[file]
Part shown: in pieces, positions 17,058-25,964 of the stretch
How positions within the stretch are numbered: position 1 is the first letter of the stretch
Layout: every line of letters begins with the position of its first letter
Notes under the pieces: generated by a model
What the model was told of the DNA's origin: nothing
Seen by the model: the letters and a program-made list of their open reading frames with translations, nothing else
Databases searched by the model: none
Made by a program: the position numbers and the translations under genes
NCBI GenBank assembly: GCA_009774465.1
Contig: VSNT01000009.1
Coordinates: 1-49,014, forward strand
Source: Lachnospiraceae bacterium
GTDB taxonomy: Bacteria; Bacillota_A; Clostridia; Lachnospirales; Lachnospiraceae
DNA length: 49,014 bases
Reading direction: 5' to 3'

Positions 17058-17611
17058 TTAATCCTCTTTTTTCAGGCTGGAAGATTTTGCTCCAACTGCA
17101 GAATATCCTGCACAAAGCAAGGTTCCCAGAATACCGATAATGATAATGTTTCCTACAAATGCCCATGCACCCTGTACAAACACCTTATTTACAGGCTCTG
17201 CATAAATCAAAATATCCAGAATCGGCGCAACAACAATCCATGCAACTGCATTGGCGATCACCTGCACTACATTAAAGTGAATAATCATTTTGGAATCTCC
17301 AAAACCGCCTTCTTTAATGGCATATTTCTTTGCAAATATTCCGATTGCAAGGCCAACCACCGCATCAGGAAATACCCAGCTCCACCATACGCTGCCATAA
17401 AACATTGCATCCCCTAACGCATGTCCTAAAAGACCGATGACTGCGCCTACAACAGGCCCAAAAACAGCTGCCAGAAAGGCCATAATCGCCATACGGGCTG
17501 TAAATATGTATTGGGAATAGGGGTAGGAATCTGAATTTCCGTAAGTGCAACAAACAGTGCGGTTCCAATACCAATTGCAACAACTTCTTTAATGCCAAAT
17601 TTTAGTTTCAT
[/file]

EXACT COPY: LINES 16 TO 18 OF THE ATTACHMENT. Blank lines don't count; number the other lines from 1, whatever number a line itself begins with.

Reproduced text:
Positions 17058-17611
17058 TTAATCCTCTTTTTTCAGGCTGGAAGATTTTGCTCCAACTGCA
17101 GAATATCCTGCACAAAGCAAGGTTCCCAGAATACCGATAATGATAATGTTTCCTACAAATGCCCATGCACCCTGTACAAACACCTTATTTACAGGCTCTG